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Posted by Tim on Aug 20, 2005
Searching for Galapagos

For me, it starts with Darwin and the iguanas.

I remember being a kid and reading some book about Charles Darwin. Darwin, of course, was initially struck by the earliest seedlings of what would become the theory of evolution when he visited the Galapagos Islands.

I remember reading some account of his journey there aboard the HMS Beagle, and it included this anecdote about the iguanas.


The Englishman and the Iguanas

There are many kinds of iguanas on Galapagos, including the only marine iguanas in the world. These enormous beasties live in the water, eating kelp from the sea floor, and then from time to time they clambor up onto the rocky shores of some of the islands to work on their tans or something.

Darwin theorized that the marine iguanas had no predators on land (the lack of virtually any predators on the Galapagos islands is the reason for the apparent tameness of all the animals there). They would only need to fear things in the water. Their reaction to being attacked would therefore be to lumber up onto dry land.

He tested his theory in a novel way: he threw an iguana into the water. When, as he'd predicted, it scurried straight back out of the water at him, he hoisted it into the air and tossed it back into the water. From what I understand, this nonsense continued for quite some time.

I just cannot get enough of the image of this 19th-century English gentlemen rolling up his shirtsleeves, grabbing that poor confused iguana about the neck, and flinging it into the ocean for the twenty-seventh time. From that moment, long before I had the faintest idea of where Galapagos was (I imagined the islands to be somewhere off the coast of Africa), I vowed that I would visit them some day.


The Galapagos Islands

The Galapagos Islands are notable for three characteristics that, to my knowledge, don't coincide in any other location on the planet: they have never been attached to any continent, they are relative large as islands go, and they were only recently discovered by humans. The island of Madagascar is far larger, but was once part of Africa. The Hawaiian Islands are bigger and have also never been part of any continent, but there have been people living there an awfully long time.

Galapagos is unique: originally completely deviod of life, large enough to host a stunning variety of wildlife, and without predators (especially humans) for almost all of its history. That's why the finches will land on your head there, and the sea lions will play with you while you snorkel. They've just never been given a good enough reason not to.

Now, to visit the islands you have to pay a $100 entrance fee. Moreover, you have to get there, and about the only way to do that is to fly from Ecuador, which costs another $389. So between the two of us, that's nearly $1000, and we haven't talked about a boat yet.

To really see anything of the islands, you have to book yourself a boat. Otherwise, you're paying $489 to fly out and see what you can of one island, which is of course an island with an airport and a city. On a yacht, though, you can take in island after uninhabited island, seeing what you can of one during the day, and then sailing to another while you sleep. The only way to really experience the Galapagos is to book a cruise.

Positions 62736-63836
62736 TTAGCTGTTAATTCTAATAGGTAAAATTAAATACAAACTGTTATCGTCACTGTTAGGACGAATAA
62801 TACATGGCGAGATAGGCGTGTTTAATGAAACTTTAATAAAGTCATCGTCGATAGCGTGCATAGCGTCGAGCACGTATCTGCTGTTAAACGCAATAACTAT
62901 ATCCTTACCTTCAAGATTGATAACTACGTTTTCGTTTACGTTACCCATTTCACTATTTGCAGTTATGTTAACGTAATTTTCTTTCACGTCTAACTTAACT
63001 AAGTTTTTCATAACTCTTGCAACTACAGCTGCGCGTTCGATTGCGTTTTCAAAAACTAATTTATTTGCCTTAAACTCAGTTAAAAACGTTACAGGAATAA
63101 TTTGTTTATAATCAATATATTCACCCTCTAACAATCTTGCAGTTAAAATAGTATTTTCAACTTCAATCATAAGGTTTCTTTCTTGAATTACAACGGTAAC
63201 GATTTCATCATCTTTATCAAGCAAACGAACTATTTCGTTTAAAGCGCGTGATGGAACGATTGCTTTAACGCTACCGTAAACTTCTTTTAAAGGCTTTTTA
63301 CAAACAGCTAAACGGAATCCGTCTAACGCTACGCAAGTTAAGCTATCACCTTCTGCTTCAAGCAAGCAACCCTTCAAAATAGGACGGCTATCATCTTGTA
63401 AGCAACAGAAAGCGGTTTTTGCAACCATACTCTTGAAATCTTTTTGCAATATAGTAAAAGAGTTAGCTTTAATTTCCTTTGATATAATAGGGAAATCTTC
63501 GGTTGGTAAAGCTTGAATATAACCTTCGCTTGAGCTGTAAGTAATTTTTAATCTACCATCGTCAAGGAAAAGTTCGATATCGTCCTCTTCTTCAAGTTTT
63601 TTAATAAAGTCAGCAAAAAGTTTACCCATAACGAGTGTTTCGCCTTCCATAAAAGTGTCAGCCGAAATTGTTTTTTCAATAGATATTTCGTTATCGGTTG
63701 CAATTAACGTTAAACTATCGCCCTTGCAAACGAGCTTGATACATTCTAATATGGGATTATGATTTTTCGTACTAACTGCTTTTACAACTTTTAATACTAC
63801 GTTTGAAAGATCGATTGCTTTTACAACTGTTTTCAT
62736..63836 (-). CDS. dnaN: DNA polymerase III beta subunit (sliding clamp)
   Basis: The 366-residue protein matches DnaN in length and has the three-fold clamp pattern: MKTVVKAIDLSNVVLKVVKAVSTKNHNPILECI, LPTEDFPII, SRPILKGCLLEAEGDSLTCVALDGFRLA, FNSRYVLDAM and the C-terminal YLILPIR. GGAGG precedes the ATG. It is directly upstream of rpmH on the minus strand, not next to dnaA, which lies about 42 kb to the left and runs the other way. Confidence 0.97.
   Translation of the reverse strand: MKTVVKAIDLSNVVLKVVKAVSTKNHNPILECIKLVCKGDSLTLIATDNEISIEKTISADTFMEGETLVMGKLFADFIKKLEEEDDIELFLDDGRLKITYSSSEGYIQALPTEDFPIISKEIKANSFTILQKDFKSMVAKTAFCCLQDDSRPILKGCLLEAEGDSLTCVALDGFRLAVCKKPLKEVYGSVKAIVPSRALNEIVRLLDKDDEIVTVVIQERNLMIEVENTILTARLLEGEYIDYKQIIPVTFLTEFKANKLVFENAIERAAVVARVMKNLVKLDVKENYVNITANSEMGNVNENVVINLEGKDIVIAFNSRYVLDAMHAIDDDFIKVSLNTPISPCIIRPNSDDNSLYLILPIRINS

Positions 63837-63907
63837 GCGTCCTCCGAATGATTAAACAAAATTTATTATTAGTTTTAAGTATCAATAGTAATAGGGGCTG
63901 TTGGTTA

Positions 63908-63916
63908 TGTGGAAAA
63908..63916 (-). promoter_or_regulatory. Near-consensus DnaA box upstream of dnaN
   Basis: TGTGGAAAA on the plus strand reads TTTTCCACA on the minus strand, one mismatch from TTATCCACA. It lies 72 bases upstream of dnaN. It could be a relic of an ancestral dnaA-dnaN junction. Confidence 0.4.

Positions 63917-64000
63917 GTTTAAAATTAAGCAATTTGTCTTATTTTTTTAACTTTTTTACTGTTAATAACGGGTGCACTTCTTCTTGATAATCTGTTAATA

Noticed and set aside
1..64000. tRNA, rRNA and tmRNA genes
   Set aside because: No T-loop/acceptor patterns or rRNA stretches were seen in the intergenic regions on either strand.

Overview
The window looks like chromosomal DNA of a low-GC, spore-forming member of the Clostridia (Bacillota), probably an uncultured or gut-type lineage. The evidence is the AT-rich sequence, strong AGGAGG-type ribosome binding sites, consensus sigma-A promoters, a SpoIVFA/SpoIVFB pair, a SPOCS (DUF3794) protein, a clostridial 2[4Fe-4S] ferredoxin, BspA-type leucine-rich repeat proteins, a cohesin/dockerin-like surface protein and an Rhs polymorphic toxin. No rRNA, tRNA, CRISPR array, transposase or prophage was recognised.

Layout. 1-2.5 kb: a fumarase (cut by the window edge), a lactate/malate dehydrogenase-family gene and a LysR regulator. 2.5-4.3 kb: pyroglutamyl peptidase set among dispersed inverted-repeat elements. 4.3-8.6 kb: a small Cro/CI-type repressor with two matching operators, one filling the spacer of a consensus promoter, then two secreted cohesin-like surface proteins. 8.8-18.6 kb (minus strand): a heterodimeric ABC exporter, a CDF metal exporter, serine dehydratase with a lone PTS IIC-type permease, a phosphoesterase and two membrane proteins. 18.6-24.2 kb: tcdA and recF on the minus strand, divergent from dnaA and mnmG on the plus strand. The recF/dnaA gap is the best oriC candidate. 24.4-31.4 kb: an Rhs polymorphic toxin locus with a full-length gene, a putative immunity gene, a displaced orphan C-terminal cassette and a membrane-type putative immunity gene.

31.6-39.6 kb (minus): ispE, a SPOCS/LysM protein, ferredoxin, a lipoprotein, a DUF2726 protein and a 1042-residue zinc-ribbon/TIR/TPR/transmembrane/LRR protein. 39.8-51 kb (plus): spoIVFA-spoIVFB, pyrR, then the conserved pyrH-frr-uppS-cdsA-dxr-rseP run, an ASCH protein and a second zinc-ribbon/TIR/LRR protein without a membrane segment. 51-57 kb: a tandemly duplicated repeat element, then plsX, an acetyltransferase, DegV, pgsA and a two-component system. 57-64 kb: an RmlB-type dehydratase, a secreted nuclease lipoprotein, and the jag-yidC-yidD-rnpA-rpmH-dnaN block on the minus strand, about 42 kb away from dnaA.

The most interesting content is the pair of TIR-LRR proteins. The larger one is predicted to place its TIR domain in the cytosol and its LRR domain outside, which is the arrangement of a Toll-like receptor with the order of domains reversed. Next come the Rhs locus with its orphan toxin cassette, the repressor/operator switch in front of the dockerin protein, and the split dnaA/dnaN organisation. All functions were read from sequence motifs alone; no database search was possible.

Problems upon problems, and a hint of despair

Our plan had been to fly into Puerto Ayora, the city on Santa Cruz, located approximately in the dead center of the archipeligo. There we would bargain hard with any boat captain that had empty bunks in his yacht, and score ourselves a great deal on a cruise.

We discovered the problem with this plan while laying by the pool in Vilcabamba. Our new friends Klaus and Mike told us that the airport on Santa Cruz was being renovated, so all air traffic was arriving on San Cristobal, one of the easternmost islands. San Cristobal is not nearly so nice a place to hang out while haggling over yacht prices, and wasn't in fact where the yachts were normally docked. We may well find ourselves shelling out the money to get to the Galapagos, and then be unable to find ourselves a boat there.

We took a night bus all the way to Quito, to try and sort out a boat through a travel agent there. This would be more expensive, but pretty much every boat in the Islands is booked through Quito, so we should at least have a good selection, right?

We started with the agent Mike had recommended to us, the one he'd used for his trip, just a month or so before. They bluntly told us that they had nothing.

Not only were they booked up for two solid months, they told us they'd just been trying to help another couple find a different agent, and that everyone was booked solid.

Naturally, we didn't take their word for it. We went to another agent. And another. And another. I don't remember how many exactly we visited in those dark first hours, but it was a lot. No one had anything. Some were shocked we were even trying to book a boat on such short notice; this, it turned out, was the busiest season in years. We were sunk.

For both of us, seeing the Galapagos Islands was a dream we'd nurtured for decades. I won't deny the possibility that tears were shed on some quiet Quito street corner.


Dan Gellar and the <i>Samba</i>